Most of the critical things I’ve learned so far in my life have come to me in phases.
There was the year-long storm of chaos that whirled me up and taught me how to take responsibility for where I’d gotten myself.
Then, quite promptly after that, the chaos-tornado deposited me on the banks of the Quagmire of Suckage, where I learned to stop avoiding the difficult stuff and just … walk through it.
Most of the time I don’t even realize I’m in a new phase. I usually need to be far enough out of it to look back and see, with the benefit of hindsight, the full arc of its beginning and ending.
But that’s not what I’m experiencing right now. What’s weird is that I know I’ve been in a new phase for the past couple of months, and it’s different than anything I’ve been through so far.
THIS ONE STARTED AS SOON AS I BEGAN SPENDING MORE TIME ALONE
To be honest, I’ve rarely been truly alone for long periods of time. Like most everyone else I know, I went from living with my family in high school, to living with friends and roommates in college, back to living with my family post-graduation, and then back to living with roommates once I left home for good.
And whether or not I was actually living with them, in one way or another I’ve always had people … friends, roommates, boyfriends, family, colleagues … to spend time with (be it virtual or in person) whenever I wanted.
Except lately, the people in my life have been more occupied than usual.
It doesn’t really matter why … school, boyfriends, girlfriends, spouses, weddings, babies, work, whatever … but people tend to get busy, and the people in my life are no exception.
And so, though it’s happening inadvertently …
I’M FINDING MYSELF BY MYSELF MORE OFTEN THAN EVER BEFORE
Last Saturday a few different plans fell through and I found myself entirely alone for a whole day (I didn’t even have my dog around, since she was having a blast spending the day adventuring with my dad).
Honestly, it was kind of bewildering. You can often catch me (trying not to, but sometimes still) complaining about how little time I have to get things done … and here I was, wondering how in the world I was going to fill an entire Saturday with just myself as company.
So, naturally, I went shopping.
(Clichés about girls loving shopping aside … I actually can’t stand shopping, but I needed a dress for an event, so I took a deep breath and went to the mall.)
I also took myself out to lunch, read a book while I ate, cooked myself a really good dinner, and watched a movie I’d been wanting to see for a while.
AND THE WHOLE THING WAS REALLY UNCOMFORTABLE
When people want to spend time with us it makes us feel wanted, or fun, or desirable, or smart, or special, or … whatever.
Other people validate us; whether or not they intend to, just their presence can reassure us that we’re valuable and good enough.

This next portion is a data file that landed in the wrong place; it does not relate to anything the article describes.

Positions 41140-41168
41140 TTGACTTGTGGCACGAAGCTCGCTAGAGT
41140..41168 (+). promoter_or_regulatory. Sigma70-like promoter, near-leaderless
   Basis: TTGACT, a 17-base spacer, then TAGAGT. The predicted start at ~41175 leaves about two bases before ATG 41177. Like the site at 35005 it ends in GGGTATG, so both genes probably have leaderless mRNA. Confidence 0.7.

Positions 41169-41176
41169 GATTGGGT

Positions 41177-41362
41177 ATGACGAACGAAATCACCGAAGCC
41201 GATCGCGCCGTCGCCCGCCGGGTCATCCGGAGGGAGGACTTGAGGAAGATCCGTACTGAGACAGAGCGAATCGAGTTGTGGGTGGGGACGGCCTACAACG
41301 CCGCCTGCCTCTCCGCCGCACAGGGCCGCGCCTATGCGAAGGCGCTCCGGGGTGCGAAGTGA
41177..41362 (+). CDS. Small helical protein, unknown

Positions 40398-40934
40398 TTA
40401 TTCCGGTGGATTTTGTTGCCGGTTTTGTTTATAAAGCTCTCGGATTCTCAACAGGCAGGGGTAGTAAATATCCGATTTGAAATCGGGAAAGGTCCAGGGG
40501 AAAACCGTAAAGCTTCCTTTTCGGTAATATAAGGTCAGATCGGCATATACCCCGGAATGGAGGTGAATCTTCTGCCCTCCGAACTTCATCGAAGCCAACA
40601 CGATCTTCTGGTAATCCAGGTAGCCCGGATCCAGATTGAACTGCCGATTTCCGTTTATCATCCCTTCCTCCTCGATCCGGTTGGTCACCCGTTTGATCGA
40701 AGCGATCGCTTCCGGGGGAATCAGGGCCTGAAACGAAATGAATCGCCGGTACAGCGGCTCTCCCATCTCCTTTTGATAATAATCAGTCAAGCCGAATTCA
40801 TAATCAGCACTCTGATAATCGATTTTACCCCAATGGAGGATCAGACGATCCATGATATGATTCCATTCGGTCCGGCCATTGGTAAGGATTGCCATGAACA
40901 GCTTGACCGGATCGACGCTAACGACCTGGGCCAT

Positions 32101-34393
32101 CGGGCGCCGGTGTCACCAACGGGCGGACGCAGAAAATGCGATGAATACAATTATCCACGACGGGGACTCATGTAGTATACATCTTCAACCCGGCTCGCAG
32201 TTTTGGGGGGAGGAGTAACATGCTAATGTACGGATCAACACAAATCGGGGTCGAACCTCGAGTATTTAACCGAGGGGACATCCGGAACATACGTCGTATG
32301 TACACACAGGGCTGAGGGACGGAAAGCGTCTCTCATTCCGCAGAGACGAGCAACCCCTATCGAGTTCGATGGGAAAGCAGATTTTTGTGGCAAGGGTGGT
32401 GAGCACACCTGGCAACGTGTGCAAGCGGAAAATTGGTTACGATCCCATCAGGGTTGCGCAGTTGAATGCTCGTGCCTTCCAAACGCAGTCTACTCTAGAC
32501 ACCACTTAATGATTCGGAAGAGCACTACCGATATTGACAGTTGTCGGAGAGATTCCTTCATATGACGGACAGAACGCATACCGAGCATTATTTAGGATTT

Except when you’re alone, no one does that for you.
Which, by the way, is why so many of us are eager to distract ourselves … by reaching for our phones, or scrolling through Facebook, or compulsively refreshing our Twitter feeds … we’re scared of being alone, with no external validation, for too long.
And that’s exactly why I’m choosing to not fill this space with anyone (or anything) else:
I’M BURNING AWAY MY NEED FOR EXTERNAL VALIDATION
Fear tends to rise to the surface when we’re alone, which is why so many people hate and actively avoid being by themselves for any length of time.
When I’m alone, my fear starts mumbling things like, “This is pathetic,” and “Maybe you should get a freaking hobby,” or my personal favorite, “This is a dress rehearsal for your inevitable lifetime of loneliness.” (My fear is dramatic, like me.)
It would be easy enough, at this point, to just give in to the fear and run out to find someone (or something) to make myself feel better … to validate that “No, no, of course you’re likeable and fantastic and not at all pathetic and totally good enough!”
But instead of giving in, I question it.
I ask myself things like, “How true is that, really?” and “Do you want to choose to believe that, or not?”
The longer I’m by myself, the more opportunities I get to question my fear. The more I question it, the less true any of it feels, and the less I need anyone else to validate or distract me.
That’s why I’m calling this time of my life “the burning phase” … because being alone is slowly burning away my need for external validation.
HOW EASY IS IT FOR YOU TO BE ALONE?
All of us need to be able to believe that we’re somebody even when nobody is around. It’s imperative that we believe in our inherent worth without any outside input. We can’t be emotionally healthy, or have healthy relationships, if we rely on other people to infuse us with a sense of worth or validation. (And funnily enough, it’s the very people who are most comfortable and confident in themselves that other people want to be around most.)
So, I dare you to spend a significant chunk of time by yourself. More than you’re comfortable with.
It may not be easy. Your fear might bubble to the surface very quickly … but do it anyway.
Examine the fear, ask yourself how true any of it really has to be … and then let it burn.
How do you feel about spending time alone? Let us know in the comments!
Rachel (+ Kristen)